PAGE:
The Heroism of our Frontline Workers

Dr Rachel Sumner

This blog post originally appeared on

The world is in lockdown. Nearly a third of the planet’s population are shuttered away in their homes in order to minimise the spread of Covid-19. Some love it. Some hate it. One thing we all know, however, is that we’ve never quite experienced anything like it. Some are taking to it well, continuing to make the most of a bad situation. Others, however, are struggling for a variety of reasons. It may be down to personality type (I myself am an introvert, and have found transition to lockdown relatively easy), or maybe down to the ease with which daily life can be shrunk back to be managed well within the confines of the home, or maybe a combination of the two.

My own observations of the lockdown have brought many mixtures of horror, joy, sorrow, and absolute pride. We are trapped inside our own 24 hour news cycle, and the heroes of the day are partly the usual suspects (the heroes every day – our doctors, nurses, and healthcare workers); and a good portion are somewhat unlikely heroes (supermarket workers, postal service personnel, delivery drivers, and teachers). The observation of this dichotomy of frontline hero is what started my conversations with Dr Elaine Kinsella of the University of Limerick, who is an expert in the psychology of heroism and leadership.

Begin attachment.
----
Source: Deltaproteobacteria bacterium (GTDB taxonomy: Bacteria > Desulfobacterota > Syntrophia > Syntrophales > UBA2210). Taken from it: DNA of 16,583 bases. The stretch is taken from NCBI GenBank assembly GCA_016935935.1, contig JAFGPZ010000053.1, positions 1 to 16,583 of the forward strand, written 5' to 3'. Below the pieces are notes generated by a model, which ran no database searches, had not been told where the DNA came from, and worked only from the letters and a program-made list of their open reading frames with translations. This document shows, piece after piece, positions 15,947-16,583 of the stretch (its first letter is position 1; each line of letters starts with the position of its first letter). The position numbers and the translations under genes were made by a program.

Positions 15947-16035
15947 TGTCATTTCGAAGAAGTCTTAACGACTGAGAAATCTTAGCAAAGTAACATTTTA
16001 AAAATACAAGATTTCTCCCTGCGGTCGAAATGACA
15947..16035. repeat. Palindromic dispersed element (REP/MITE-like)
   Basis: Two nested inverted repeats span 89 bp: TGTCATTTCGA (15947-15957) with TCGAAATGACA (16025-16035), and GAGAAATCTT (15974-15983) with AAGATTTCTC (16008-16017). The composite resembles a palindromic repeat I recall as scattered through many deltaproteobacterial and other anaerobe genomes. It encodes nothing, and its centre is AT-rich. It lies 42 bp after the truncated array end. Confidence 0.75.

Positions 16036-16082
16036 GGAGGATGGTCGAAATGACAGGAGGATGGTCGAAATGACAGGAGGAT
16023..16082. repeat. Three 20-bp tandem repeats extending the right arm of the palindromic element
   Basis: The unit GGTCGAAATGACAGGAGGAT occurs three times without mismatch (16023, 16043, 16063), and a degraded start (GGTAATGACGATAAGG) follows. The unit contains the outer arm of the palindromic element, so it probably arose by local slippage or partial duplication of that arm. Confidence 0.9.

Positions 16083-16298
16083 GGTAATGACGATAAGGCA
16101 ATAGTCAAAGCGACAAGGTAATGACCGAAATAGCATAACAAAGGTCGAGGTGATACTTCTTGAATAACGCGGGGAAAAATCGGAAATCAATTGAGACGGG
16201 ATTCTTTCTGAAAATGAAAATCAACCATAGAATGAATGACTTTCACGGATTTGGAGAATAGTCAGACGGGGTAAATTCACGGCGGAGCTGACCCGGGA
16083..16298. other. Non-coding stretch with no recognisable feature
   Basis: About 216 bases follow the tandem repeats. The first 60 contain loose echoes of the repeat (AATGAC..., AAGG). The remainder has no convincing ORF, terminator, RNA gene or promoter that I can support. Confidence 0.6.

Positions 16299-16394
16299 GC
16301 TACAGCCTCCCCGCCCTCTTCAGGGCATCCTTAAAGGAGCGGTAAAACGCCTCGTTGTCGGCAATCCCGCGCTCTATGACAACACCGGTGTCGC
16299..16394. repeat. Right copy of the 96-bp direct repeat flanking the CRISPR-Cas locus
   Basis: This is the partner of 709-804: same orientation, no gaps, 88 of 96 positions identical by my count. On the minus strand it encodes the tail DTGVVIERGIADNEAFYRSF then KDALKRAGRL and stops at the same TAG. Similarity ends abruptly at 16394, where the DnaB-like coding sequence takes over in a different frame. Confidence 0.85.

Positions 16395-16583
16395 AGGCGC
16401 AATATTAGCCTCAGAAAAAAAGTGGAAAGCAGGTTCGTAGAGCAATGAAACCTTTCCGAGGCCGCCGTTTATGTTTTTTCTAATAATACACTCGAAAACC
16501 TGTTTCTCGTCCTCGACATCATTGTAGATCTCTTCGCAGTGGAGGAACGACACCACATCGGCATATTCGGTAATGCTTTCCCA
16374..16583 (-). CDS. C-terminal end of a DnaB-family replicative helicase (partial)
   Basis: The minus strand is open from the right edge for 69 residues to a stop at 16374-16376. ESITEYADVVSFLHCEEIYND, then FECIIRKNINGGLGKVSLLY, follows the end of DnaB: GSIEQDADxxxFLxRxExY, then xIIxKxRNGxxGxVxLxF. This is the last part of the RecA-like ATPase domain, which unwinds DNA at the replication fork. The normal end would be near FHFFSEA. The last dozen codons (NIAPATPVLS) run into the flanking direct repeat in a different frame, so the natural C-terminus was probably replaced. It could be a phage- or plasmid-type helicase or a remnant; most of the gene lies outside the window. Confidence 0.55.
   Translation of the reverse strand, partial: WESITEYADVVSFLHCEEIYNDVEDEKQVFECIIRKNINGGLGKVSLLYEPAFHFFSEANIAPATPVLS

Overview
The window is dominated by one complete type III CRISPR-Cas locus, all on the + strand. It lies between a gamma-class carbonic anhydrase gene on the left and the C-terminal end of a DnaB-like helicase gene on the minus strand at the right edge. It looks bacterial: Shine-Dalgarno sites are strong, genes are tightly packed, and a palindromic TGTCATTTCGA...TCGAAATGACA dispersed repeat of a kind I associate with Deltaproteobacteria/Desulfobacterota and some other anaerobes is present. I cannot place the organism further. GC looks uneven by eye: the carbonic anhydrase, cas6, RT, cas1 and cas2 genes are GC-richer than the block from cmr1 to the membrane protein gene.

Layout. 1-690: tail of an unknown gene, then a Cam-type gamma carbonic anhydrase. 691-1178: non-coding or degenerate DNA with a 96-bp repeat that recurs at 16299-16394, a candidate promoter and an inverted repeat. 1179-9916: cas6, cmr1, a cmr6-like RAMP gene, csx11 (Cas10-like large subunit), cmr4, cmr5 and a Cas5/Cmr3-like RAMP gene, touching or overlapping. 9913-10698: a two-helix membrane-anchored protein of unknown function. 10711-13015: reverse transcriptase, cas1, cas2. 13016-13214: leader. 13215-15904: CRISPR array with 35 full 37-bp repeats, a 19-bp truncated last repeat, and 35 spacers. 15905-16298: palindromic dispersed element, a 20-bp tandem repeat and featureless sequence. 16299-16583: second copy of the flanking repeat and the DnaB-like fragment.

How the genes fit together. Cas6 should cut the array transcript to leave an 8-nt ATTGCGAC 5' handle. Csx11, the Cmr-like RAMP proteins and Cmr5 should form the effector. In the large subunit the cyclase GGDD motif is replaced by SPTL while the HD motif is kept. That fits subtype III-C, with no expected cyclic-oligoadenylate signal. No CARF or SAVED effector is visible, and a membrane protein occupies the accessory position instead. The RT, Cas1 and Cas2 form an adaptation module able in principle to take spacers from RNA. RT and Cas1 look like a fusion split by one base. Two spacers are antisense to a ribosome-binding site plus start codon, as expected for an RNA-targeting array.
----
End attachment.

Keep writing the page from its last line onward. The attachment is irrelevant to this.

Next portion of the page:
So after a bit of back and forth, we started forming an idea of a project. We wanted to understand more about these heroes, and how they manage to get through this crisis. Whether they’re people that in some regards might have expected to be frontline heroes in a pandemic, or whether they are those that have been plunged forward into the role of community hero without any preparation, we were curious to know what helps them to keep going in such extraordinary times.

The CV19Heroes project is now up and running, and we want to hear from all frontline workers in the UK and Ireland. We are particularly interested to see if there are differences between the two countries in terms of how these frontline workers get on during the crisis, due to the marked differences in policy in both timing and type of anti-Covid strategy. Most of all we are interested to see if there are any particular personal attributes that help to keep people going, or if there are any workplace characteristics that support enhanced resilience. We are hoping to be able to learn from the current crisis so that if and when the next time something like this comes around, we will be prepared and can support these heroes as they fight for our lives.

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